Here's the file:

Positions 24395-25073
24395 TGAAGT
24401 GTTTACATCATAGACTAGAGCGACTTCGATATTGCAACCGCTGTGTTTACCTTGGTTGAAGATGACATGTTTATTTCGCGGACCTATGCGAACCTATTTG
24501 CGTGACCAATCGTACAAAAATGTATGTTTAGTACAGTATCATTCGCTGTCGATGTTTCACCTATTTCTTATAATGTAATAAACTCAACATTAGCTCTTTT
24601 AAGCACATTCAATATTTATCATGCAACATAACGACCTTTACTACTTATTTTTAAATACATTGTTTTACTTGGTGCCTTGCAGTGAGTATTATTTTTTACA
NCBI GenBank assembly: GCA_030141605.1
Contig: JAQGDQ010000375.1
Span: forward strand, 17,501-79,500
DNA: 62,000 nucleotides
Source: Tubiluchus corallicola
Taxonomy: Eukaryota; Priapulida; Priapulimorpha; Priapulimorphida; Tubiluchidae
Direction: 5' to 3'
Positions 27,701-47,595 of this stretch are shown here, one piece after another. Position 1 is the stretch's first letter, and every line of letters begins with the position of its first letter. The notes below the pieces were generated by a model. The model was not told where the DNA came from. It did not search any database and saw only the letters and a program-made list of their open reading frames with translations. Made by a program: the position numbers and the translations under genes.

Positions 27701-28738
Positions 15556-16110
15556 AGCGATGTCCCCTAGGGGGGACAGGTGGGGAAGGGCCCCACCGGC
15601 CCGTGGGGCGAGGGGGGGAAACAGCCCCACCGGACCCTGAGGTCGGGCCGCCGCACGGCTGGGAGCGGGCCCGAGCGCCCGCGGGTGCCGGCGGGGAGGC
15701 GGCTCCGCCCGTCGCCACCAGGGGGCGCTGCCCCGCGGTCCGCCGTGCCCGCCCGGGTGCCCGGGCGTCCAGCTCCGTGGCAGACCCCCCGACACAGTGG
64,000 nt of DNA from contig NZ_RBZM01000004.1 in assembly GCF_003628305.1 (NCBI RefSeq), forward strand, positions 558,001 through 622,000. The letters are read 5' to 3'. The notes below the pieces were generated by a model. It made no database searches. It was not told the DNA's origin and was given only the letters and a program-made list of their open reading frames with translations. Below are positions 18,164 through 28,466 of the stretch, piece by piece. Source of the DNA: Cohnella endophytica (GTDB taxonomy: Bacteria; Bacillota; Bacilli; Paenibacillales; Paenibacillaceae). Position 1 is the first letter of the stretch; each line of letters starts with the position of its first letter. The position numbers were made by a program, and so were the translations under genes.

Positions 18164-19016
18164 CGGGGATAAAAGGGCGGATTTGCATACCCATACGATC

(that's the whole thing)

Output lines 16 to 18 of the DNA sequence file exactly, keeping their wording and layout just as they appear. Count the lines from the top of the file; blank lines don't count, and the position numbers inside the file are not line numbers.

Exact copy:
15556 AGCGATGTCCCCTAGGGGGGACAGGTGGGGAAGGGCCCCACCGGC
15601 CCGTGGGGCGAGGGGGGGAAACAGCCCCACCGGACCCTGAGGTCGGGCCGCCGCACGGCTGGGAGCGGGCCCGAGCGCCCGCGGGTGCCGGCGGGGAGGC
15701 GGCTCCGCCCGTCGCCACCAGGGGGCGCTGCCCCGCGGTCCGCCGTGCCCGCCCGGGTGCCCGGGCGTCCAGCTCCGTGGCAGACCCCCCGACACAGTGG